Pelosi visits Amazon to rescue employees from horrible company practices: ‘they won’t be taking place anymore’

Nancy Pelosi is doing what California Democrats do best – telling private companies how they should run their business.

Following a bruising attack piece in The New York Times over the weekend, the online retail giant Amazon has been facing criticism for its “Darwinian” corporate culture, and Pelosi seems willing to ride to the rescue of employees who feel pressured to overachieve.

Amazon and PelosiThe San Francisco Democrat and House minority leader visited the Amazon campus in Seattle on Tuesday to tout the Equality Act – which is designed to expand worker protections for lesbian, gay, bisexual and transgender employees – because of the company’s ongoing support for the bill. She claimed that the allegations made in The Times article, if true, point to the need for more “employee protections” and government regulation.

“This subject is front and center for us. And I believe that it will be now for Amazon,” she said when asked about the article, according to the Associated Press.

The Times article alleged that management within the company pressured employees to compete with each other, and created a stressful work environment by pushing out workers who didn’t conform to the cutthroat mentality.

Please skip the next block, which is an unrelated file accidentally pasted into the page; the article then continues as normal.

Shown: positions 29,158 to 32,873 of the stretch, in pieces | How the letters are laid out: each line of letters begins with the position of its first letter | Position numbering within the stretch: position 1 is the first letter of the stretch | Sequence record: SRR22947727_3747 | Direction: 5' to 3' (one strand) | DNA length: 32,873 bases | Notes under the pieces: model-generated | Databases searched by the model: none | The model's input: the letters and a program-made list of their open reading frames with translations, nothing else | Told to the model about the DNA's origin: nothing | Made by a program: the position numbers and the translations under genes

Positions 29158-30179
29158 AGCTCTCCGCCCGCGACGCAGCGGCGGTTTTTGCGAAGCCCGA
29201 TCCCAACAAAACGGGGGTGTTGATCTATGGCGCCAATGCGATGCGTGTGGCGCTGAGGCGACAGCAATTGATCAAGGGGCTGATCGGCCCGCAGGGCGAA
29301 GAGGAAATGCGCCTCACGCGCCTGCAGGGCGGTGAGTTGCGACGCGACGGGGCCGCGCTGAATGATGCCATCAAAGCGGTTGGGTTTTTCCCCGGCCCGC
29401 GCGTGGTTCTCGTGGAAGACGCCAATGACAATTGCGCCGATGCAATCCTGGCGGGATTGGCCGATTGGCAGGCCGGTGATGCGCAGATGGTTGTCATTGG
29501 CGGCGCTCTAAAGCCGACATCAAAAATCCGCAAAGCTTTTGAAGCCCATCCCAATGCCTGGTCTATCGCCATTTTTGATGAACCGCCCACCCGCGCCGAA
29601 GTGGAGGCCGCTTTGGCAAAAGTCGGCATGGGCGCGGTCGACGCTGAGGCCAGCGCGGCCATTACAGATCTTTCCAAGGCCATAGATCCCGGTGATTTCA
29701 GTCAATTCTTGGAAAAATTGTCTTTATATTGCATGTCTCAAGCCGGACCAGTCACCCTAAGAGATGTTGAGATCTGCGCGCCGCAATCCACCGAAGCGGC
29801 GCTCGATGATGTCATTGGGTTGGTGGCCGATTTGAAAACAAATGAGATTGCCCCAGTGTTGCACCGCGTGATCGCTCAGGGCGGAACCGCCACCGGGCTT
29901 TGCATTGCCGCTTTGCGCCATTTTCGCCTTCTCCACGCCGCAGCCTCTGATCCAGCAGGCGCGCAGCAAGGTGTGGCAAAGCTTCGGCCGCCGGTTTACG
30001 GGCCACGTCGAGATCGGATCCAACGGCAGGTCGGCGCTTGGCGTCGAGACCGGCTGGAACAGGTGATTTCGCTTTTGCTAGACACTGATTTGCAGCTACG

Not everyone agreed with The Times’ assessment.

“Amazon will work you to death, either you are gone after two years, or you stay forever because you love working that hard,” one former employee of Amazon’s cloud business told Fortune magazine.

“Amazon is a culture of self-driven workaholics,” she added. Workers who have that attitude, she said, thrive in the company.

But apparently, a culture of self-driven workaholics is unacceptable to Democrats like Pelosi, who said Amazon executives have told her they’re looking into the issue.

“If any of those practices had taken place, they won’t be taking place anymore,” Pelosi said, according to a local NBC affiliate. “I think Jeff Bezos has said it’s not the company he knows.”

Right. Because Amazon became the largest online retailer by making sure managers were coddled?

Employees who feel Amazon is engaged in discrimination or illegal business practices already have legal recourse under the law. Merely feeling uncomfortable with a high-pressure corporate climate, however, really shouldn’t require any sort of government intervention or new regulation.

But, then again, to a California Democrat almost any reason to expand government’s oversight of a private corporation sounds like a good idea.



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Michael Schaus


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